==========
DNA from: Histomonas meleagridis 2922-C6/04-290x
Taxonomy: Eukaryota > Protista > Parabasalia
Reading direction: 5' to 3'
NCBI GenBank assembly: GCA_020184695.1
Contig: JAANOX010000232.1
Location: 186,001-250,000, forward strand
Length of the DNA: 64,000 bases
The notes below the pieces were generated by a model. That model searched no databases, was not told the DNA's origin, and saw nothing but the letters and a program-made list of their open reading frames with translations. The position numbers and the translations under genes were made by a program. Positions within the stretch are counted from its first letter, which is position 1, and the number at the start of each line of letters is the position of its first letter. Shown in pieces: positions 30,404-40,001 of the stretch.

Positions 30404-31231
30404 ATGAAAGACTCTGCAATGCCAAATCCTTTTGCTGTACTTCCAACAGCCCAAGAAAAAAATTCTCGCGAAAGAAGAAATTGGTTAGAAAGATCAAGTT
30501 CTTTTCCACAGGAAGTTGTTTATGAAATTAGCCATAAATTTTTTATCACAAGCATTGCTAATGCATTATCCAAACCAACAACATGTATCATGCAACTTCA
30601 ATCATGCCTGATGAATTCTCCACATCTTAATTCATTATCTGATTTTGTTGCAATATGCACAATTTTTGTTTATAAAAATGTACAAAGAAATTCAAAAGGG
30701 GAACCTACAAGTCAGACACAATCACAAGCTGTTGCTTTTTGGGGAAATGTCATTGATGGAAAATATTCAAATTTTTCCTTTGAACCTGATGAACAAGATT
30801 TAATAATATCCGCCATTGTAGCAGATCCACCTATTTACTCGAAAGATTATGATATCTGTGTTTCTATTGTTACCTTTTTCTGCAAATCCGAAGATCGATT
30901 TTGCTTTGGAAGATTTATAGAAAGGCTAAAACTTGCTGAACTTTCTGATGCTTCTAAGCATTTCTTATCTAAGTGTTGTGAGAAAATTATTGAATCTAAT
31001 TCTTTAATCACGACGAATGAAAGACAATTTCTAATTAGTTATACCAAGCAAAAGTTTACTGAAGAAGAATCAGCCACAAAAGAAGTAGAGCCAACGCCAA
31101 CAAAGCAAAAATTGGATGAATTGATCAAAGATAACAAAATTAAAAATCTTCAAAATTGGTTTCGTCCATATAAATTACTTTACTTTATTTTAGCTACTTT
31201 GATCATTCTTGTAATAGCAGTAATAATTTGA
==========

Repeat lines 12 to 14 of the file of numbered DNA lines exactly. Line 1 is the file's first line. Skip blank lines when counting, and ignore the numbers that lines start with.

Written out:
30601 ATCATGCCTGATGAATTCTCCACATCTTAATTCATTATCTGATTTTGTTGCAATATGCACAATTTTTGTTTATAAAAATGTACAAAGAAATTCAAAAGGG
30701 GAACCTACAAGTCAGACACAATCACAAGCTGTTGCTTTTTGGGGAAATGTCATTGATGGAAAATATTCAAATTTTTCCTTTGAACCTGATGAACAAGATT
30801 TAATAATATCCGCCATTGTAGCAGATCCACCTATTTACTCGAAAGATTATGATATCTGTGTTTCTATTGTTACCTTTTTCTGCAAATCCGAAGATCGATT